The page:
IS it just me or does anyone else feel slightly intimidated by those ladies in Horsham’s West Street who thrust a sprig of heather wrapped in silver foil at you while saying: “Happy Christmas, darling”?
I mean would YOU refuse to put your hand in your pocket and give them some cash? Maybe you’re braver than I am. But I don’t like to tempt fate and worry that I’ll be cursed with bad luck if I don’t pay up.
And then what do you do with the unwanted heather? I mean you can’t throw it away, can you? That would surely mean Something Terrible would happen. I end up stuffing mine into my handbag and leaving it there forever until it turns into dusty fragrant fragments among other bits of fluff, old receipts and discarded sweet wrappers. Euw.
Not that I’m overly superstitious. But there’s nothing wrong with Being On The Safe Side, is there? I mean why walk under a ladder and risk who-knows-what when you can simply walk around it?
And what’s wrong with giving a salute if you happen to see a lone magpie? Or touching wood to prevent some catastrophe from befalling you or yours? Or even crossing your fingers behind your back when feeling a teensy bit worried?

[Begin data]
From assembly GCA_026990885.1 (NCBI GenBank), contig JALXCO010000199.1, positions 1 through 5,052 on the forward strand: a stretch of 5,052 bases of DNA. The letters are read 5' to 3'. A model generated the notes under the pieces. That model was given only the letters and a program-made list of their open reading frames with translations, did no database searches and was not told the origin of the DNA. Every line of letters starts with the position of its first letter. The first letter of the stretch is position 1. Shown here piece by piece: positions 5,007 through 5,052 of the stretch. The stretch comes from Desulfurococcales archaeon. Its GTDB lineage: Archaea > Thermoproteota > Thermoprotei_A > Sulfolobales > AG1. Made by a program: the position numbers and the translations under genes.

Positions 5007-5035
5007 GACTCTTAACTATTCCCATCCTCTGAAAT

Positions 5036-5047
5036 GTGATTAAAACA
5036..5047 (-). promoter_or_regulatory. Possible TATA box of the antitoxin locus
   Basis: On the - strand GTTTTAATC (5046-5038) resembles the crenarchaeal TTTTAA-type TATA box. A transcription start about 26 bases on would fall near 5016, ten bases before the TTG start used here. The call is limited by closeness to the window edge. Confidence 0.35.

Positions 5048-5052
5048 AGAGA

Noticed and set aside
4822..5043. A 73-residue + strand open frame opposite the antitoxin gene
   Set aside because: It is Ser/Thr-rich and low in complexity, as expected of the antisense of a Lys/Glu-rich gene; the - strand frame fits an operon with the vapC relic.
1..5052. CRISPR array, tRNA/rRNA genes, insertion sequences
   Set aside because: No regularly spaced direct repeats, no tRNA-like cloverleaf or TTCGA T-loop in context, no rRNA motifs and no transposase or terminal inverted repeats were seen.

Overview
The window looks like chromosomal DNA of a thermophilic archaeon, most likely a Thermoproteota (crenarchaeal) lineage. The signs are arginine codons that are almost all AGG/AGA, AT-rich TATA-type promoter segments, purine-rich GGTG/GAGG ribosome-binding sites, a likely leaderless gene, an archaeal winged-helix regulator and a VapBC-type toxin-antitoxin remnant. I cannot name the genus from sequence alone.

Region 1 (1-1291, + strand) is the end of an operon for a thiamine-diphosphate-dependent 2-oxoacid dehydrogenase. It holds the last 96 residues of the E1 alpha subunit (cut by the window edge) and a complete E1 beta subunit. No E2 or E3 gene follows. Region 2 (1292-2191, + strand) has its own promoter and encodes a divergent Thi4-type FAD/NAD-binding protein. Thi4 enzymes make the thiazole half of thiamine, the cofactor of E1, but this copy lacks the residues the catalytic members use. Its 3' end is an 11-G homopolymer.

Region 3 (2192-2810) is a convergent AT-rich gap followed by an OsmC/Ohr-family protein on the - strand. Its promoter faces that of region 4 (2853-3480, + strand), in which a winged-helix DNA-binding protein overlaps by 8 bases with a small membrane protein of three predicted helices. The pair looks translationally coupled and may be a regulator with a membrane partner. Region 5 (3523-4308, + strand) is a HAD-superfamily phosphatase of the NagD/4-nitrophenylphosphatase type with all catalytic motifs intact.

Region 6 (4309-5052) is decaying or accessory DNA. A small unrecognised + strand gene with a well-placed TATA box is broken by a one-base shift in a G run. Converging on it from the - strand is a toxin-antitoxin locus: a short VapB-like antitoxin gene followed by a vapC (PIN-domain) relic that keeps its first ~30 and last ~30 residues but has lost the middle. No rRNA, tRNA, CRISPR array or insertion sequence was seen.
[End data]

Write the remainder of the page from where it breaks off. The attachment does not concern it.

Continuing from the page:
It does, after all, work the other way, too. Hey, if you see TWO magpies together, there’s no mistaking the slight feeling of relief that some good luck is on its way. Probably. Well, it could be.
And a black cat crossing in front of you? Bring it on. Found a four-leaf clover? Yippee. Or a horse shoe? - lucky you. Got a rabbit’s foot? Hmm. Well, overlooking how you actually came to get hold of such a thing - that’s lucky too. Bird poo-ed on you? Don’t wash it off straight away.
But, come to think of it, there seem to be many more things that could be portents of doom than those that could bring you loads of luck.
Dropped a knife on the floor? Uh oh. Spilt some salt? Dear oh dear. Put some new shoes on the table? Oh no. Opened up an umbrella indoors? Oh heck. Broken a mirror? Oh no, that’s seven years of back luck.
For some reason I’ve always been slightly worried at the prospect of the ravens leaving the Tower Of London. I’m not sure exactly what it’s supposed to herald but it could be the end of civilisation as we know it, or some such thing.
That’s why I don’t mind seeing pigeons in the Carfax. Even when they fly within a hair’s breadth of my head when they’ve been scared into the air by a little kiddie chasing them.
Make no mistake, pigeons are Horsham’s equivalent of ravens. We need them, especially if you’ve just said “No, thank you” to a lady in West Street proferring you a sprig of lucky heather.